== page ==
Frames of Reference and Laws of Shabbos in the Talmud

In physics, a frame of reference is a mathematical point of view (a coordinate system) based on an origin. In the case of motion, an object is defined to be moving if its observed location changes relative to a frame of reference. If I carry an object, relative to me it is not moving, but relative to an observer (say, on the earth) it is moving. There is an interesting gemara in Meseches Shabbos 5b concerning how the Sages dealt with physics concept in the practical applications of the laws of movement with a given domain on Shabbos:

(translation from The William Davidson digital edition of Koren Noe Talmud Bavli)

The law concerns lifting an object on Shabbos with the possible intent of carrying it from a private to a public domain (which is halachically forbidden). Let us look at Rava’s dilemma from the standpoint of physics. Why is a nut floating on the surface of water not considered its placement? Perhaps Rava is considering the fact that the “natural placement” for the nut would be in a tree(fixed) or on the ground (again fixed). This seems to be an Aristotelian viewpoint. Rava next considers a nut in a vessel. The vessel moves along the water (as it floats with the nut inside) and the question concerns lifting the nut out of the vessel. From the frame of reference of the vessel, the nut is at rest. From the frame of reference of the observer on the river bank, both the vessel and the nut are moving. If Rava were to walk along with the vessel as it moved, it would again appear to be at rest relative to his frame of reference. In the end the dilemma is left unsolved.

Let us consider this “sugya” (portion of a gemara covering a specific topic) from a deeper level. What do we mean by placement, vessel, movement, and lifting from a spiritual standpoint. Consider each one of us. Some of you (like me) may have often wondered about why we are placed on earth? Why was I born at the time and place that I was?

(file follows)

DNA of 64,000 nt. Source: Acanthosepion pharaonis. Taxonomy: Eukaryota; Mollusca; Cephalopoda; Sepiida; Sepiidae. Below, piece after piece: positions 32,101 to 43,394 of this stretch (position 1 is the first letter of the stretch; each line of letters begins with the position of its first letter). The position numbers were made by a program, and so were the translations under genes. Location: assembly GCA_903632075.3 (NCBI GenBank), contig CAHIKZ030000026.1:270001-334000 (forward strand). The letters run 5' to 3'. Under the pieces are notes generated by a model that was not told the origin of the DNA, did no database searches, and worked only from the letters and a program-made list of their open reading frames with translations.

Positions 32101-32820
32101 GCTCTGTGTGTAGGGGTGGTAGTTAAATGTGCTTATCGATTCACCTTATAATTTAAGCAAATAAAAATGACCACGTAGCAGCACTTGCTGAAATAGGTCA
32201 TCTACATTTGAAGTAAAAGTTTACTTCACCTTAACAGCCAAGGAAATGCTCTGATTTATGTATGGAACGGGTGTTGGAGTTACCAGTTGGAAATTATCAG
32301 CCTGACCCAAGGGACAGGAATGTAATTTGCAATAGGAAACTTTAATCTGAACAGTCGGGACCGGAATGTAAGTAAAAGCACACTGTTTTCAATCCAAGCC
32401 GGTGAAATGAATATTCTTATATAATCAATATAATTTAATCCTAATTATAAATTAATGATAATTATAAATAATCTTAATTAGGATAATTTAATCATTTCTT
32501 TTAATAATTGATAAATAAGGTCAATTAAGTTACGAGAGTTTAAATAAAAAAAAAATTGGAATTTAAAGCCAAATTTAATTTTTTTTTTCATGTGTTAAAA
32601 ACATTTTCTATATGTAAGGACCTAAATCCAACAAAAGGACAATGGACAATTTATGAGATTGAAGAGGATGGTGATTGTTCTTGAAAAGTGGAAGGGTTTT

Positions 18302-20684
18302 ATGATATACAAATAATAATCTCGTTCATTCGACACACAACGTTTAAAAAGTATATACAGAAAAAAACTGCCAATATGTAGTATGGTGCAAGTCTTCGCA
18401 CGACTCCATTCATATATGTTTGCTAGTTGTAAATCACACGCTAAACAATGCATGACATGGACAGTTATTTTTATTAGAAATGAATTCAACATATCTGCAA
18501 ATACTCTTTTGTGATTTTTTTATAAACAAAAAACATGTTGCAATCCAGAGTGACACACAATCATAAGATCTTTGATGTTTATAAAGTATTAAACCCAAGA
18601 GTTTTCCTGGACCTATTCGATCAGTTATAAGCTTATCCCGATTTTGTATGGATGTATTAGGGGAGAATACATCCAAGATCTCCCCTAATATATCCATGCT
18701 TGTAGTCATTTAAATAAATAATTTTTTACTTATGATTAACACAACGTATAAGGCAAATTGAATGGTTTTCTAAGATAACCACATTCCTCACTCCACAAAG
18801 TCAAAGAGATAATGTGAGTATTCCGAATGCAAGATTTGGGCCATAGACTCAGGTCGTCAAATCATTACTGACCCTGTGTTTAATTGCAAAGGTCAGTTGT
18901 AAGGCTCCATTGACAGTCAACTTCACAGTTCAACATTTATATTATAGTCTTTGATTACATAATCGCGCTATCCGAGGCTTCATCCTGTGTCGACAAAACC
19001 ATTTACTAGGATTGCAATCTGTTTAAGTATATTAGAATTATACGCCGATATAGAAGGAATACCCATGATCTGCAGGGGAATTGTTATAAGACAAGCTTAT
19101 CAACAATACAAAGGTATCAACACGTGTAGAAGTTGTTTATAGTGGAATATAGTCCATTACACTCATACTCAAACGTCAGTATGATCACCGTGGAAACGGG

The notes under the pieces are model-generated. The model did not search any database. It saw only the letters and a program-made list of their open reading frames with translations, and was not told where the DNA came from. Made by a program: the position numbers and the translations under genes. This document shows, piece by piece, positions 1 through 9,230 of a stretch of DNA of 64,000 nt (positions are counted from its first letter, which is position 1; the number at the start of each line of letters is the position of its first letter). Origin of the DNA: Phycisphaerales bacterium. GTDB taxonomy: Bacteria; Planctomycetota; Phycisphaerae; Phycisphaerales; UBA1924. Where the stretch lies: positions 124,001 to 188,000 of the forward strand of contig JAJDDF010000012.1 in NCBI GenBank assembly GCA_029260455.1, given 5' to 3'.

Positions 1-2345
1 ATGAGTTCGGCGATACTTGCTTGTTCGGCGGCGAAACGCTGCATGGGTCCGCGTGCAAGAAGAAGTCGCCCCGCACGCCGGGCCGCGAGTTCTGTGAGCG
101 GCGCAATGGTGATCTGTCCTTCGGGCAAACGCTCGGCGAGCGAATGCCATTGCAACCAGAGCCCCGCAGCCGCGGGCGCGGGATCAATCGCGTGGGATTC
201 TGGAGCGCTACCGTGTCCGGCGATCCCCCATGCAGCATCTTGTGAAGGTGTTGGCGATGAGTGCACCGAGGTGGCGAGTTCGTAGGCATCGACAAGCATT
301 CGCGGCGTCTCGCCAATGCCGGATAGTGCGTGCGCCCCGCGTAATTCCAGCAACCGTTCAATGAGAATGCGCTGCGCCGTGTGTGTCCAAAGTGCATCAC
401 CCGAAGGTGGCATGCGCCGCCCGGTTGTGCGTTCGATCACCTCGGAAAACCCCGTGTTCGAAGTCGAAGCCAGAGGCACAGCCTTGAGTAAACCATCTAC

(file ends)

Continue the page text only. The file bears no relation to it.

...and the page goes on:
While difficult to answer, we can understand that from a Jewish perspective we were placed on earth to help make it a better place (tikun olam) using the Torah and mitzvot as our guide. Our spiritual “movement”, like the angels in constant motion on the sulam of Yaakov (Jacob’s ladder), our connection to Hashem changes day by day. Sometimes we feel close to Hashem’s presence, and sometime we do not. The motion seems relative to our external environment (the external frame of reference) based on our human interactions (the nut and vessel observed from the outside). But deep within us, we know we are grounded to the Land of Israel and to the Jewish People. Like the nut within the vessel, we can look inward to find our spiritual center while at the same time recognizing that we live within the physical world and must interact within it.

Thus, Rava’s dilemma is also a spiritual one: Do we regard ourselves as isolated individuals existing just within ourselves and for ourselves, or do we live to interact within the greater world and strive to make it a better place for all. We must become the vessel (keili)that carries the spiritual Godliness. The nut, a product that falls from a tree, is a useful metaphor the practical aspects of Torah (which is likened to a tree; recall the saying “It is a tree of life, for those who hold fast to it”; “etz chayim hi, l’machazikim bo” sung at the end of the Torah service on Shabbos. Both fruits and nuts can come from trees. Fruits, represent deeper Torah wisdom (the flavor stays with you). Nuts contain proteins for strength while fruits contain both water and sugar (to nourish life and energy). Both are vital for physical and spiritual life (study and action). Let us be the vessel to carry the Torah. Which way will you choose? The question stands unsolved and left up to you!

About the Author
Jonathan Wolf is a retired high school physics teacher. He retired to NJ with his wife. He is an adjunct professor of physics at Fairleigh Dickinson University. He has published professional papers and has been the author of AP Physics review books as well as general HS and college physics review books. He is a past President and ritual chairman at a conservative synagogue on Long Island, NY before he retired to NJ.
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